Why be a dentist?
There are as many reasons to be a dentist as there are dentists. It is a career that provides plenty of rewards and challenges as well as an opportunity to help people and make communities healthier places.
- The U.S. News &
World Report listed Dentist as the #3 profession in its “100 Best Jobs” list in 2014.
- The U.S. Bureau of Labor Statistics projects that employment of general dentists and specialists will grow 21% through 2020.
With population growth, changes in health care law and the upcoming retirement of a large group of dentists educated during the 1960s and 1970s, the need for new dentists is rapidly increasing. Practicing dentist-to-population ratios vary widely, but
range from roughly 42 to 108 dentists per 100,000 people, according to the American Dental Association.
People choose to become dentists because they can...
- Restore the oral health and
transform the lives of their patients.
Whether it is providing preventative care, delivering dental restorative procedures, eliminating pain or correcting dento-facial esthetics, often, in a single visit, the dentist can experience the satisfaction, privilege and joy of positively transforming a patient’s life
by restoring oral health.
independent in their careers.
Dentists have the opportunity to own their own businesses right after dental school. This gives them a lot of independence and allows them to set their own business and career goals.
a good salary.
In 2012, the average net income for an independent private general practitioner who owned all or part of his or her practice was $202,760, and $303,790 for dental specialists, according to the ADA Health Policy Resource Center 2013 Survey of Dental Practice. Incomes
vary across the country and depend on the type of practice.
from a number of career options.
While 80% of dental school graduates go into private practice in general dentistry, the profession offers a wide range of clinical, research and academic opportunities to both new graduates and dentists at any stage of their careers.
a flexible lifestyle.
Because there are a number of different career and practice options in dentistry, practitioners can choose what kind of lifestyle they will lead and often what hours and days they will work.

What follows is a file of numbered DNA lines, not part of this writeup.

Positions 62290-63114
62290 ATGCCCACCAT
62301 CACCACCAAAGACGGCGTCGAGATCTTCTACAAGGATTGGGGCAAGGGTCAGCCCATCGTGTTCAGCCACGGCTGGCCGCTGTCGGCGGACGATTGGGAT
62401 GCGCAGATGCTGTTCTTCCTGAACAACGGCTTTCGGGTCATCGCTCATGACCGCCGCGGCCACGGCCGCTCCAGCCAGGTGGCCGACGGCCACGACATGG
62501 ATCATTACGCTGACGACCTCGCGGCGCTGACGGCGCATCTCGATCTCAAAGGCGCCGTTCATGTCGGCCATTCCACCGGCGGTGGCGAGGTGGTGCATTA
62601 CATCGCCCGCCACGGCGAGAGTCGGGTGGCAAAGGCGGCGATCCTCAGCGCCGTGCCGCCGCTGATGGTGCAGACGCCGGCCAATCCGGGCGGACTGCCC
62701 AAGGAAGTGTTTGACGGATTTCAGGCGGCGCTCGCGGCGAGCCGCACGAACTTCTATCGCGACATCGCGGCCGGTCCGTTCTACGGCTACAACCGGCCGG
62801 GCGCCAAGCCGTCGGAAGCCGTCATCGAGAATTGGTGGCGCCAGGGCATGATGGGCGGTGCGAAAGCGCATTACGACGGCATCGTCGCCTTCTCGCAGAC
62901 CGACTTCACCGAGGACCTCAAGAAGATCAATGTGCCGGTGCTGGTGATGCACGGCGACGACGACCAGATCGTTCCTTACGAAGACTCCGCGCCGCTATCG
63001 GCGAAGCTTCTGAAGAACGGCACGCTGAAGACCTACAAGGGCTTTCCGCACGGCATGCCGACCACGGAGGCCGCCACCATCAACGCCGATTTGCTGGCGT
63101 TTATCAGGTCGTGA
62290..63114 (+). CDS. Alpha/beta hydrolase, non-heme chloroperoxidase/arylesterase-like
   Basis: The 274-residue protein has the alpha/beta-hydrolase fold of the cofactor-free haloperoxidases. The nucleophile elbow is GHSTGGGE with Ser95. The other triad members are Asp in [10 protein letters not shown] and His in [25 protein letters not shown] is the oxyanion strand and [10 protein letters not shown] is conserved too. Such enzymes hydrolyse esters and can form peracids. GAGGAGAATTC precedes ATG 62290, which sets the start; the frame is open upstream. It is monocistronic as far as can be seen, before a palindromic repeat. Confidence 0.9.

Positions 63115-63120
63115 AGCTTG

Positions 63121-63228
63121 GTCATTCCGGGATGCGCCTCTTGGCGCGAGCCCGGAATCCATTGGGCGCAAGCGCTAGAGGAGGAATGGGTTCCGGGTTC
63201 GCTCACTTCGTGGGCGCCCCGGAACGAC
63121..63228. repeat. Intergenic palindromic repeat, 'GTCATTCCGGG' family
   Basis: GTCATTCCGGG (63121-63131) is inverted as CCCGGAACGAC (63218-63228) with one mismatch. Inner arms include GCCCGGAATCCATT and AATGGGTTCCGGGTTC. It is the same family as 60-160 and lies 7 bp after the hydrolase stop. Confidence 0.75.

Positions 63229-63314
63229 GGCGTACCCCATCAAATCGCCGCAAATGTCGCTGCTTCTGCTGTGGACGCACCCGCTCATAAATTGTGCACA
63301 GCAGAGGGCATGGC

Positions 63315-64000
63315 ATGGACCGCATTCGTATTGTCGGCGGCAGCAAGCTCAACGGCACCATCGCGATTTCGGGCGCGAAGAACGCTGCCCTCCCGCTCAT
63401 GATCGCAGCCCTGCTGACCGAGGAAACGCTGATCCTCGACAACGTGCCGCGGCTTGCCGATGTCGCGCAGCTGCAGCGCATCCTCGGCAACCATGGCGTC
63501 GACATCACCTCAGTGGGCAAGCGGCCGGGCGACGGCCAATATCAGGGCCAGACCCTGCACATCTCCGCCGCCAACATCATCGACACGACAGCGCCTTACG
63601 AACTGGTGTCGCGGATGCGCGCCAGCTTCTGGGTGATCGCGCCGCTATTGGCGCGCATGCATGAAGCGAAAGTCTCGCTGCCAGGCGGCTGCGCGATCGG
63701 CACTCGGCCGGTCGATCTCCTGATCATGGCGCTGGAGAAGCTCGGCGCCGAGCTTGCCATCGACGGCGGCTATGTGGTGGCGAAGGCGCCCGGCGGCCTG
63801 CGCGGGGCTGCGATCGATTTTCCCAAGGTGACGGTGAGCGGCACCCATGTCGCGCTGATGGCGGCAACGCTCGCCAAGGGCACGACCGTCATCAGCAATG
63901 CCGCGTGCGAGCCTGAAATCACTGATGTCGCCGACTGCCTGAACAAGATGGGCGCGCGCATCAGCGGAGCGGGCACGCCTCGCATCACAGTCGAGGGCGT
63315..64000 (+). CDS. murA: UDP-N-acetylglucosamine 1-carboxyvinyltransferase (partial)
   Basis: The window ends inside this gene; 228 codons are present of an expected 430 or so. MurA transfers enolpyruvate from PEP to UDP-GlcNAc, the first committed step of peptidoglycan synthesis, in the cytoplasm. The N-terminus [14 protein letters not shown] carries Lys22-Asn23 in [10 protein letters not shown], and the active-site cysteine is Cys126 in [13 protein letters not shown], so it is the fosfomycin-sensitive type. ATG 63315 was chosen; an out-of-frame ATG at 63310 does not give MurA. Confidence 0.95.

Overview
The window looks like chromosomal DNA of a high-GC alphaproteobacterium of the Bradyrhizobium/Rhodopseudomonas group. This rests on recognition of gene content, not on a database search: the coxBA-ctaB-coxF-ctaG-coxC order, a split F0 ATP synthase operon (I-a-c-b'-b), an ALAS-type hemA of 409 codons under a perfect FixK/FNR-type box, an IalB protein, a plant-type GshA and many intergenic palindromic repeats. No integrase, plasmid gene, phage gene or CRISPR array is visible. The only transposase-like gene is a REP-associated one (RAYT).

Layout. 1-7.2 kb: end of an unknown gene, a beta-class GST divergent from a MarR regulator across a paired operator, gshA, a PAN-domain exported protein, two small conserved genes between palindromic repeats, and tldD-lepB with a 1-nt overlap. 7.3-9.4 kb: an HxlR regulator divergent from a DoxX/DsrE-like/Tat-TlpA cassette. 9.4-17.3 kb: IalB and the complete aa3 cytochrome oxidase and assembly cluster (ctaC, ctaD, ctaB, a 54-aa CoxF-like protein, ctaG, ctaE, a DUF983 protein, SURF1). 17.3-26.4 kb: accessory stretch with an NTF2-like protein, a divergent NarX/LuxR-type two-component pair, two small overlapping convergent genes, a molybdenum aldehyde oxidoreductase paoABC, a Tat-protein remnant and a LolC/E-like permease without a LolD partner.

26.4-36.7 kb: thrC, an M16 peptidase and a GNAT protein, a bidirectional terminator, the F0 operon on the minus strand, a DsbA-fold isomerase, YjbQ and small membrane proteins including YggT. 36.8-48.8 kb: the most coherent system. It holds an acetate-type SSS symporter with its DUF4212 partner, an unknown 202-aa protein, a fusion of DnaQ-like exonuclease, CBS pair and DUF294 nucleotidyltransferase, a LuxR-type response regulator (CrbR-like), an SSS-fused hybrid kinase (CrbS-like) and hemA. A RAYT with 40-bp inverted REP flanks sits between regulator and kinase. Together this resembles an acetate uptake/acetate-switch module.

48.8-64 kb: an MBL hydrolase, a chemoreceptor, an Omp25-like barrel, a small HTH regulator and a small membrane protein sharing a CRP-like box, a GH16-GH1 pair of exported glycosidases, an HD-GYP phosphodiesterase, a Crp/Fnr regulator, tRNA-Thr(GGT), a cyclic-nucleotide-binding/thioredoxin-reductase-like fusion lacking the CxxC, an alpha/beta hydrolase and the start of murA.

- Shape the future of oral health care.
In addition to clinical practice, the dentist can also contribute significantly to the future direction of oral health care by engaging in dental education and research. Dental educators have the ability to shape the dental school curriculum and the professional role of the dentist by
establishing themselves as faculty members in dental education. As a dental researcher, the dentist uses the most advanced techniques and technologies and applies cutting-edge scientific findings to advance the profession forward by discovering new oral health phenomenon or seeking a resolution to a myriad of
oral health issues.
- Be respected
members of their communities.
Dentists are highly regarded by the communities they serve for their contributions to the general health of the public as well as their drive to improve the lives of those around them.
creativity in their daily work.
Dentistry is often referred to as an art. It requires mastery and technique unique to the profession. Dentistry is largely based on maintaining proper oral health, but is also an aesthetically focused practice. A large part of dentistry involves restoring teeth and making a
smile beautiful, one that the patient is happy to show to others.
- Work as part of a team.
Although the dentist is often portrayed as the “lone practitioner,” in actuality, dentistry is a team-oriented profession. Whether it is the dental team (dental hygienist, assistant and lab technician) working together with the patient to ensure the restoration and maintenance of oral
health, or the dentist’s role on an interprofessional team, working with other health professionals to improve overall health, the dentist receives much satisfaction as a primary team player.
- Provide benevolent care to their communities.
With an annual income well above the national norm, combined with a flexible work schedule, the dentist is allowed the privilege and ability to provide oral health care to those communities and populations that desperately lack access and affordability.